I mainly established the meadows by planting a mix of plug plants which I have grown myself from a variety of meadow seed packets from the garden centre. I have also scattered some seed in the gaps. Most meadow plants have established well such as knapweeds, bird`s-foot trefoil, germander speedwell, lady`s bedstraw, yarrow, clovers, ox-eye daisy, field scabious and grasses such as sweet vernal grass, crested dogstail, red fescue and quaking grass.


Ragged robin flowering in May
Bird`s-foot trefoil
Ox-eye daisy and yellow rattle
Ox-eye daisy and quaking grass

If you want to start your own meadow the grasses to avoid are yorkshire fog, cock`s-foot and perennial ryegrass as they are too vigorous and would soon take over. You cannot go much wrong with the flowers as long as you stick to proper meadow plants.

Yellow rattle germinating in early spring
Three years ago I sowed seed of yellow rattle (Rhinanthus minor)  I collected myself which was a huge success as the grass was kept under control nicely to leave more space for the flowers to grow and establish.Yellowrattle seed has to be as fresh as possible as the seeds are not viable for long. Best to collect the seeds in late summer and to sow them in autumn as they need a period of cold weather to be able to germinate. They also like to have a few gaps in the meadow sward (which can be achieved by scarifying with a rake or similar) and don`t establish well in a thick sward of grass.
Once established the plants will self-sow as long as there are some open areas for the seeds to germinate.

Yellow rattle is also popular with bumblebees

Maintenance of the meadows mainly consists of cutting twice a year (and removing the cut plants to keep the nutrient intake as low as possible), once some time in August and a second time at the beginning of winter. If the winter is very mild I cut a third time at the end of winter as I want the meadows as short as possible before they start to grow again in spring. For late winter and spring interest I have planted the wild tulip Tulipa tarda which has pretty yellow and white flowers low to the ground and flowers in March. These are followed by white Camassia leichtlinii and Verbascum phoeniceum which flower in early May just before the first meadow flowers are opening. Between June and July the meadow is in full flower with ox-eye daisies, clover, bird`s-foot trefoil, buttercups, yellowrattle and many more meadow plants flowering followed in August by knapweeds, yarrow, devil`s-bit scabious and wild marjoram.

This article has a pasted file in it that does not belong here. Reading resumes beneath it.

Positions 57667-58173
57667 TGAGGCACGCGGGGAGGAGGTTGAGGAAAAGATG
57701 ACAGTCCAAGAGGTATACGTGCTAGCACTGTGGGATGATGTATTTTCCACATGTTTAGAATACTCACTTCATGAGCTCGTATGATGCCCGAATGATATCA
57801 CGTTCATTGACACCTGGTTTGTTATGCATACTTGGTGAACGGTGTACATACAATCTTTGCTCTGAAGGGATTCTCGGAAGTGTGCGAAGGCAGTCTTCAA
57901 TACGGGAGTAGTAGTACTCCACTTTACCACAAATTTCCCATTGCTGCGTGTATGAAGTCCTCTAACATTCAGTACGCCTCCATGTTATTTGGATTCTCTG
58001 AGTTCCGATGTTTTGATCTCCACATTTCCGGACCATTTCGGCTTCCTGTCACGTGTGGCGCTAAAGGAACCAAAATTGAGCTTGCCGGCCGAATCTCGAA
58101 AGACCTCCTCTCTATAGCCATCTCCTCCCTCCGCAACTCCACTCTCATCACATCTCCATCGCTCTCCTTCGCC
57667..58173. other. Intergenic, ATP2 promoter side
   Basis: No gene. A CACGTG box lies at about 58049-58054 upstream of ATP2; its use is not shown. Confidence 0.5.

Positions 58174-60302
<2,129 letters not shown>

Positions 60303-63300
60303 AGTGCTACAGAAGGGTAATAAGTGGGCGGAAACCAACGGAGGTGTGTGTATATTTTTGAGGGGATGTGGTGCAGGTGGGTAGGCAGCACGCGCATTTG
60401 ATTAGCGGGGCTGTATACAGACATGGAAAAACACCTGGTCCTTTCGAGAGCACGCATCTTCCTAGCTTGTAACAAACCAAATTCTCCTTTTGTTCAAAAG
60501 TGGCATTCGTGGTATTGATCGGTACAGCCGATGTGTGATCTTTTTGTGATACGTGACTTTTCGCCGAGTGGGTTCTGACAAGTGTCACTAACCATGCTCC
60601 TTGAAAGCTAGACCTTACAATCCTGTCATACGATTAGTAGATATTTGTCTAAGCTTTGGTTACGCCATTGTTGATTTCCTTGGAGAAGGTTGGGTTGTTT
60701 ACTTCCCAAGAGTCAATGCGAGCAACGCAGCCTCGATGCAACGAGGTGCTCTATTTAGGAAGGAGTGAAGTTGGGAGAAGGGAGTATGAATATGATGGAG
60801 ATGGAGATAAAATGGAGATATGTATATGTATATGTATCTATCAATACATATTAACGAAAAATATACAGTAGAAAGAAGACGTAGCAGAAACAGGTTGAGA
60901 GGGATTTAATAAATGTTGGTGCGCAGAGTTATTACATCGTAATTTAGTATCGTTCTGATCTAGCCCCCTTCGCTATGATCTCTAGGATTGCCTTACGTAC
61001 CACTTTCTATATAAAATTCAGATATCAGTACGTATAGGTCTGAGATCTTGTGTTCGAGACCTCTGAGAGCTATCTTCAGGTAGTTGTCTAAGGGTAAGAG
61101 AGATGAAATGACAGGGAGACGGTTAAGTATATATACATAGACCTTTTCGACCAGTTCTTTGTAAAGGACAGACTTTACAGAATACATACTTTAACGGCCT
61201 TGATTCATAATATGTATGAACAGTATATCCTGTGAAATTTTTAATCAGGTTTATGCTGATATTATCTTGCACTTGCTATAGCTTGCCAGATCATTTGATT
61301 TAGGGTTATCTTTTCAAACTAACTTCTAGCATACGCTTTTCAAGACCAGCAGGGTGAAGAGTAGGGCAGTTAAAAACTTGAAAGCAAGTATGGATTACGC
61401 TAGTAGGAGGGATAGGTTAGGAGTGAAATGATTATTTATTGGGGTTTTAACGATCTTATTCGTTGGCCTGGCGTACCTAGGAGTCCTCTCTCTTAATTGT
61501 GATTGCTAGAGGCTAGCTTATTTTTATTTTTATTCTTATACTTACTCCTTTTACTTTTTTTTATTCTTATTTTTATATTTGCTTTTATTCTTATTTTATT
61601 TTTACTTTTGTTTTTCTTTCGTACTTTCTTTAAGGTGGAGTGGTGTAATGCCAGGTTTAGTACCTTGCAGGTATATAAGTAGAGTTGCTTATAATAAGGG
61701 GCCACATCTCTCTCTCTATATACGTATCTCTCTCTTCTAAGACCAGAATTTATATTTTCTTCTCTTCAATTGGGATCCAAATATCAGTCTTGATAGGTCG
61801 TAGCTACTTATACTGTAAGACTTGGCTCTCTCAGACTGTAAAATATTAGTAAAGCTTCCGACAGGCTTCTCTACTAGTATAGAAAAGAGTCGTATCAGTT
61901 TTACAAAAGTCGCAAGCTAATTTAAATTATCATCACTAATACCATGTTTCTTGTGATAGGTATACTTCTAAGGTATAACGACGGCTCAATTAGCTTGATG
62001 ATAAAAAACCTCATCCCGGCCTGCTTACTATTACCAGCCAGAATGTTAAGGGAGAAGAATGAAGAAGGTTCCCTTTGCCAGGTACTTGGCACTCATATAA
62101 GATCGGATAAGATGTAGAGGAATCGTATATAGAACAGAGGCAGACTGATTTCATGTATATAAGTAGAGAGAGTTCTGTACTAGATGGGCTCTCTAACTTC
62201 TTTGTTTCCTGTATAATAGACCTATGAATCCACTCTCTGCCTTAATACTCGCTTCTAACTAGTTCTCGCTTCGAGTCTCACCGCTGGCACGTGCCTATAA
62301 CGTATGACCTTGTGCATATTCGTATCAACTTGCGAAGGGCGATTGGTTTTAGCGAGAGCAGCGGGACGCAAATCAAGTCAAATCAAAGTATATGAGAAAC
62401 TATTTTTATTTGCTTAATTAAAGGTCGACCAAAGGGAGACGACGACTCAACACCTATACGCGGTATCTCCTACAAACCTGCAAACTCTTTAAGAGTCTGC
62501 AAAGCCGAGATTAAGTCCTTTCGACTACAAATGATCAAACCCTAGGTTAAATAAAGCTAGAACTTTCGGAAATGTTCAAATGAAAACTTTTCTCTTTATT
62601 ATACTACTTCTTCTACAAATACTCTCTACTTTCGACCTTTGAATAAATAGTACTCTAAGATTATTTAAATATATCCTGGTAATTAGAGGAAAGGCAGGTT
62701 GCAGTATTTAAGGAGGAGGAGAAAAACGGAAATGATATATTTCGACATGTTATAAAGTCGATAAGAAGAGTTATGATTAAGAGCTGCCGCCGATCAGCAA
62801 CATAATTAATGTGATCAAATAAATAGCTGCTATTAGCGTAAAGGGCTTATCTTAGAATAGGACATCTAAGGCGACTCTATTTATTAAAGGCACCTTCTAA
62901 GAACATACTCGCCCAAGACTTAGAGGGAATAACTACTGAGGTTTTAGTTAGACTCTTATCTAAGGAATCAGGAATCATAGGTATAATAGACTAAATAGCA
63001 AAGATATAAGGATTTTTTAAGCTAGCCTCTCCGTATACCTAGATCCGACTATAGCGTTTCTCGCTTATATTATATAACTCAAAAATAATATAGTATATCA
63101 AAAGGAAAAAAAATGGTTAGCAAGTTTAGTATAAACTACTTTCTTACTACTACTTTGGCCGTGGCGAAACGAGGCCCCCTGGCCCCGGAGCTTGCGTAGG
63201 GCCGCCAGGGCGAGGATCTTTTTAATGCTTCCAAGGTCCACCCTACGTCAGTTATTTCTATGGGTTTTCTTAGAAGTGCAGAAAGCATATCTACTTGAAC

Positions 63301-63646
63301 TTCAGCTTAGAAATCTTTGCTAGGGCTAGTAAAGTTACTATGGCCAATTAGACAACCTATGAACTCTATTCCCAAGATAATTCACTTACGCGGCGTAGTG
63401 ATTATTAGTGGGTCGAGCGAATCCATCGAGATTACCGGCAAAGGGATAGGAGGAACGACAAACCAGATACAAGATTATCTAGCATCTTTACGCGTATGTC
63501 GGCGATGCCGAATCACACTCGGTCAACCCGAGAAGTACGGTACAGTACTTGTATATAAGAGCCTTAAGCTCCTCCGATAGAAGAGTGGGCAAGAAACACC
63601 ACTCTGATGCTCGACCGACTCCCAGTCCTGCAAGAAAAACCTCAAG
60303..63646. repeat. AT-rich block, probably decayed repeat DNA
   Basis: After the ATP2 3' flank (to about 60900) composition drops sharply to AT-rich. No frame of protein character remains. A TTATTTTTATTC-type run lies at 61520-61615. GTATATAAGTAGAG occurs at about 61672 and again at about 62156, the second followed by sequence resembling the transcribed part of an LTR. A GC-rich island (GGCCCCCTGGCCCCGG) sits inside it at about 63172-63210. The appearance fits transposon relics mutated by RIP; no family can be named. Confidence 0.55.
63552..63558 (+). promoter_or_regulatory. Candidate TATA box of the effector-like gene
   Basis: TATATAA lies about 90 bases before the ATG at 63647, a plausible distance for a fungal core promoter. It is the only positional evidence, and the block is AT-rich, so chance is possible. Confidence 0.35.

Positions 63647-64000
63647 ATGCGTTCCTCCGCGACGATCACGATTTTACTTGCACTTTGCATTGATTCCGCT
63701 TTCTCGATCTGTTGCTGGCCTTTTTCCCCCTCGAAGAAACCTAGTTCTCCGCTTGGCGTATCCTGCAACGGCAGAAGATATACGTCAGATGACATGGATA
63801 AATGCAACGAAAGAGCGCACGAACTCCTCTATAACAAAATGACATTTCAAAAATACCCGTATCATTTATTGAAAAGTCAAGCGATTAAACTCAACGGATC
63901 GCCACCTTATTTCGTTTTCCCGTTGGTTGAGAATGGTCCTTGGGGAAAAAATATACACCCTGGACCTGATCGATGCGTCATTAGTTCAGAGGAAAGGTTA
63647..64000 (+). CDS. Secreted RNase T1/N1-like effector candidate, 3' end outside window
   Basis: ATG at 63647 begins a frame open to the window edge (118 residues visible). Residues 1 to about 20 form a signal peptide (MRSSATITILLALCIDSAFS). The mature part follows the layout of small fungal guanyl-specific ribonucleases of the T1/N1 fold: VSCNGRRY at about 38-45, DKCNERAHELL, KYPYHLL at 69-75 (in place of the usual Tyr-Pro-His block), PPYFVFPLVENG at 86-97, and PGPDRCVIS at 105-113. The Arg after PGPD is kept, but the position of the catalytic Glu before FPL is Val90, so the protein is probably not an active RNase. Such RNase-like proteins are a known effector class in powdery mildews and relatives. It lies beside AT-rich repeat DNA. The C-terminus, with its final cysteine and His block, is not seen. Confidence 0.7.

The meadow in April
The meadow in early May

June with ox-eye daisies, bird`s-foot trefoil and sorrel flowering
In July knapweeds and field scabious are flowering
Black knapweed and ox-eye daisy

The meadow never gets any fertiliser, ideally the fertility of the soil is slowly decreasing as I cut and remove the plants at least twice a year. Lower fertility will keep grasses in check and enhance the diversity of flowers as no plant is getting the chance to take over.

Verbascum phoeniceum flowering in May
Bird`s-foot trefoil and red clover
Camassia leichtlinii and Verbascum phoeniceum
Camassia leichtlinii
Red-tailed bumblebees like the bird`s-foot trefoil
Small tortoiseshell drinking nectar from field scabious
A hoverfly (Syritta pipiens) on an ox-eye daisy flower
Fox-and-cubs (Pilosella aurantiaca)
Leaf-cutter bee drinking nectar from fox-and-cubs
Long-horn beetles like the ox-eye daisy flowers
A crab spider waiting for prey

At the moment the meadow is in its winter sleep, cut as short as possible. In late winter the plants will start to grow again, the first flowers will open and the meadow cycle starts again.


Autumn on the wildlife allotment

The year has gone really quickly, summer is just a dream now and winter is coming. But so far we did not have any prolonged cold weather her...